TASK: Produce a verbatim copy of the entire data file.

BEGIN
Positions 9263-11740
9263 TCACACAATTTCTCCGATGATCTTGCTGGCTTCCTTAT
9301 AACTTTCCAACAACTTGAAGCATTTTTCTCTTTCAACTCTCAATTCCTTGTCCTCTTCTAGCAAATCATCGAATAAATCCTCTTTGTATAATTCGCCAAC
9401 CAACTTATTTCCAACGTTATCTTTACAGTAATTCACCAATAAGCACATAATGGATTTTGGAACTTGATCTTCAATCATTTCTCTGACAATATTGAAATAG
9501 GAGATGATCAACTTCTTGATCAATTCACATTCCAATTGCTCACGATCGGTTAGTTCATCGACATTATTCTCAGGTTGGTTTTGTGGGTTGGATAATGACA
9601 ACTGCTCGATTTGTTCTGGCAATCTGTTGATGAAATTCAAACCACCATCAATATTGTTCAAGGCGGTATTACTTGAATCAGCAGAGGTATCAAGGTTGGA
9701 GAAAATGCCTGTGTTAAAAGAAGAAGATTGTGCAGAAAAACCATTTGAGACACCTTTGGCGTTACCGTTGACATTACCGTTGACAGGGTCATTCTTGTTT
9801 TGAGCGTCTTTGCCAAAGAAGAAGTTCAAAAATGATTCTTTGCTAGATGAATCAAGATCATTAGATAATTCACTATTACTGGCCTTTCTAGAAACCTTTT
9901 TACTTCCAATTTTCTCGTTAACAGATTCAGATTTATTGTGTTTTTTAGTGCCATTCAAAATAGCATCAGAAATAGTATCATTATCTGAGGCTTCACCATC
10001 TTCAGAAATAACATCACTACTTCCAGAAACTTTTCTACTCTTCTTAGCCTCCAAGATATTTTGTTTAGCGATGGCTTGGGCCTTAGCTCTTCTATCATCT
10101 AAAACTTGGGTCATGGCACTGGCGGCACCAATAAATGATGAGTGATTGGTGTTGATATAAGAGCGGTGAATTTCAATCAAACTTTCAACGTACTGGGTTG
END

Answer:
Positions 9263-11740
9263 TCACACAATTTCTCCGATGATCTTGCTGGCTTCCTTAT
9301 AACTTTCCAACAACTTGAAGCATTTTTCTCTTTCAACTCTCAATTCCTTGTCCTCTTCTAGCAAATCATCGAATAAATCCTCTTTGTATAATTCGCCAAC
9401 CAACTTATTTCCAACGTTATCTTTACAGTAATTCACCAATAAGCACATAATGGATTTTGGAACTTGATCTTCAATCATTTCTCTGACAATATTGAAATAG
9501 GAGATGATCAACTTCTTGATCAATTCACATTCCAATTGCTCACGATCGGTTAGTTCATCGACATTATTCTCAGGTTGGTTTTGTGGGTTGGATAATGACA
9601 ACTGCTCGATTTGTTCTGGCAATCTGTTGATGAAATTCAAACCACCATCAATATTGTTCAAGGCGGTATTACTTGAATCAGCAGAGGTATCAAGGTTGGA
9701 GAAAATGCCTGTGTTAAAAGAAGAAGATTGTGCAGAAAAACCATTTGAGACACCTTTGGCGTTACCGTTGACATTACCGTTGACAGGGTCATTCTTGTTT
9801 TGAGCGTCTTTGCCAAAGAAGAAGTTCAAAAATGATTCTTTGCTAGATGAATCAAGATCATTAGATAATTCACTATTACTGGCCTTTCTAGAAACCTTTT
9901 TACTTCCAATTTTCTCGTTAACAGATTCAGATTTATTGTGTTTTTTAGTGCCATTCAAAATAGCATCAGAAATAGTATCATTATCTGAGGCTTCACCATC
10001 TTCAGAAATAACATCACTACTTCCAGAAACTTTTCTACTCTTCTTAGCCTCCAAGATATTTTGTTTAGCGATGGCTTGGGCCTTAGCTCTTCTATCATCT
10101 AAAACTTGGGTCATGGCACTGGCGGCACCAATAAATGATGAGTGATTGGTGTTGATATAAGAGCGGTGAATTTCAATCAAACTTTCAACGTACTGGGTTG